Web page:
Upcoming changes to Organ Donation in England : How does it effect you?
Currently in England if you wish to be considered to donate your organs upon your death you need to be signed up to the Organ Donation Register, this is known as an “opt-in” system.
However, from Spring 2020 the law relating to organ donation in England is changing.
From Spring 2020 all adults in England will be considered to be automatically enrolled into the Organ Donation Register when they come to pass away unless they have indicated otherwise in their lifetime; or they are a member of an “excluded group”.
These changes have already been implemented in Wales, by way of the Human Transplantation (Wales) Act 2013, with the “Deemed Consent” approach being implemented from December 2015.
Why is the law changing?
The overall aim of the changes is to decrease the current shortage of organ donors in the UK. It is reported that 408 patients died last year whilst on the organ transplant waiting list.
Max and Keira’s Campaign and subsequent Bill, which was formed in favour of an opt-out system for organ donation being implemented, was passed through Parliament on 15th March 2019. This is formally known as the Organ Donation (Deemed Consent) Act 2019, this piece of legislation amends the Human Tissue Act 2004 generally as outlined above to give effect to these changes.
Who do the changes not apply to? And what is an excluded group?
The changes do not apply to anyone who is considered to be a member of an excluded group.
An excluded group is a class of people who shall not be automatically considered to be on the Organ Donation Register, once the changes take effect, these are:
- Anyone under the legal age of majority (under 18s);
- People who lack the requisite mental capacity to understand the new change in law relating to organ donation and are therefore unable to take the necessary action;
- Visitors to England and anyone who is residing in England involuntarily; and
- People who have been residing in England for less than 12 months before their death
How can Prince Evans assist me in light of the changes to the law?
Whilst the most recent NHS guidance has detailed that they shall still continue to consult with families prior to proceeding with any organ donations, it is thought that the general position shall be that if you have not recorded your decision to either give or refuse your consent to your organs being donated upon your death it shall be considered that you give your consent to donate your organs.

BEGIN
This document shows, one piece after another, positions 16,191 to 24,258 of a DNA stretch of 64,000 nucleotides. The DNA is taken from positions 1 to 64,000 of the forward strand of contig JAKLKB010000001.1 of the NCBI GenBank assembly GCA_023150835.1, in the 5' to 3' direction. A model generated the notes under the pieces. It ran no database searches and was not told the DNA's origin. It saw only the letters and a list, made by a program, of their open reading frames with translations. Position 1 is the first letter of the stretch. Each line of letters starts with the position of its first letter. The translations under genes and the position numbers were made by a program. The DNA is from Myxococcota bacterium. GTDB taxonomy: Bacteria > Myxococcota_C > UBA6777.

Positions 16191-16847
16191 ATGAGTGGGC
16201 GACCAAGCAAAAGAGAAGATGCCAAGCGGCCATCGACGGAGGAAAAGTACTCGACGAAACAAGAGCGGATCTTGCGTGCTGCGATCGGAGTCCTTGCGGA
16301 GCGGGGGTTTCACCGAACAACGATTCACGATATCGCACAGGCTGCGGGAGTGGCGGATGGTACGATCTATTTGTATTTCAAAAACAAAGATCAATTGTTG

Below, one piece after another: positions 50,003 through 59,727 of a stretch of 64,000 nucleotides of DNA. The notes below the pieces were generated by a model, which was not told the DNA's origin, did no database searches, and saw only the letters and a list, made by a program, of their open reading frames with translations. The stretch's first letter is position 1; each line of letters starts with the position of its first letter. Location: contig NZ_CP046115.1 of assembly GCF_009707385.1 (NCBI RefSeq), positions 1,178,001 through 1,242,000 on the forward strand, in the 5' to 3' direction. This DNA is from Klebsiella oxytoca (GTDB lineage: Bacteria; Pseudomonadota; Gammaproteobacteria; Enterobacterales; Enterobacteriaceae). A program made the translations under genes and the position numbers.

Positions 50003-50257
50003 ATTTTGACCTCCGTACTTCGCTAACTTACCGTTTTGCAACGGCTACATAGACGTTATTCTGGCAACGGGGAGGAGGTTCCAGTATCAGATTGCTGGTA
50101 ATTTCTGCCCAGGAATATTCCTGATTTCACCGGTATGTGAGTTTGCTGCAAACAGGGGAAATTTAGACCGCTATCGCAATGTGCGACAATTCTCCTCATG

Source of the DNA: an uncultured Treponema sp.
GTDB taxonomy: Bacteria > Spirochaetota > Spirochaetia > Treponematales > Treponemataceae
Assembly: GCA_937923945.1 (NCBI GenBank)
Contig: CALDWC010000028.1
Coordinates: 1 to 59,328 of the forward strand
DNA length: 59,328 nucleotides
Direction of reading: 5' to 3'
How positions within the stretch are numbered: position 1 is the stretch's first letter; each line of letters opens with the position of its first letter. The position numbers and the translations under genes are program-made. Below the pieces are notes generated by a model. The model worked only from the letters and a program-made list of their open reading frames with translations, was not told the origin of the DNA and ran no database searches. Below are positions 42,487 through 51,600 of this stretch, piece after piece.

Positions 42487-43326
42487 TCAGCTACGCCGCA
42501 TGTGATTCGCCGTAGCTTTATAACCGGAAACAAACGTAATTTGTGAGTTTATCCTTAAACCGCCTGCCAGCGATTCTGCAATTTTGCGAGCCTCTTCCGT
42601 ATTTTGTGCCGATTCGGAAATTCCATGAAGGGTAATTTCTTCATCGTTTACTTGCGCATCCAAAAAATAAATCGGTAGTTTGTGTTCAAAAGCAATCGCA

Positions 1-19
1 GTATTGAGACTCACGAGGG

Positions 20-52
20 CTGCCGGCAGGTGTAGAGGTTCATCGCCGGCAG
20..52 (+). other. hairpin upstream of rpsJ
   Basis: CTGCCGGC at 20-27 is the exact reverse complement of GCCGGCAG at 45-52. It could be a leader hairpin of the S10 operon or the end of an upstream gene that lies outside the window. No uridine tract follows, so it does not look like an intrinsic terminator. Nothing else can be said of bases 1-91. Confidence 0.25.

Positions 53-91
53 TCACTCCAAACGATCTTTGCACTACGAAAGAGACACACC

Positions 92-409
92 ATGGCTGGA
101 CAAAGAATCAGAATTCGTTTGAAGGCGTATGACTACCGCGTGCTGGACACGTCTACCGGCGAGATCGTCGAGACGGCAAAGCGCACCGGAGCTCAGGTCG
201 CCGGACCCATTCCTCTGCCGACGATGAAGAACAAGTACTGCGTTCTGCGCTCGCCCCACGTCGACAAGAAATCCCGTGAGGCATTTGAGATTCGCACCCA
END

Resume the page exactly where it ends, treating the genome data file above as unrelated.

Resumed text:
Furthermore, the guidance details how an individual’s family would be expected to support any decision given by the Donor.
We therefore suggest that you consider reviewing your Will to ensure that your wishes in this regard are recorded within a legally binding document and can accordingly serve as suggestive evidence towards your intentions in relation to organ donation upon your death.
This would be an extremely prudent measure in scenarios where you believe that your decision may well not be supported by family members upon your death.
We would also suggest cementing such a decision via the NHS Organ Donation Register.
In relation to people who are members of an excluded group (i.e. those who are deemed to lack capacity to make such a decision), it is important to note that whilst they are excluded from making a decision in accordance with the change of law, under the statutory provisions, they are still eligible to note their preference on the NHS Organ Donor Register. The decision will then ultimately be made by their immediate family upon their deaths who shall be requested to take any such noted decision into account when giving or refusing their consent to organ donation.
For any further information, please do not hesitate to contact Chloe Eyles of the Wills, Trusts and Probate Department at Prince Evans Solicitors LLP to discuss.
Guidance can also be found online at : https://www.organdonation.nhs.uk/opt-out-faq/
Written by Apprentice Solicitor Chloe Eyles in the Wills, Trusts & Probate Department.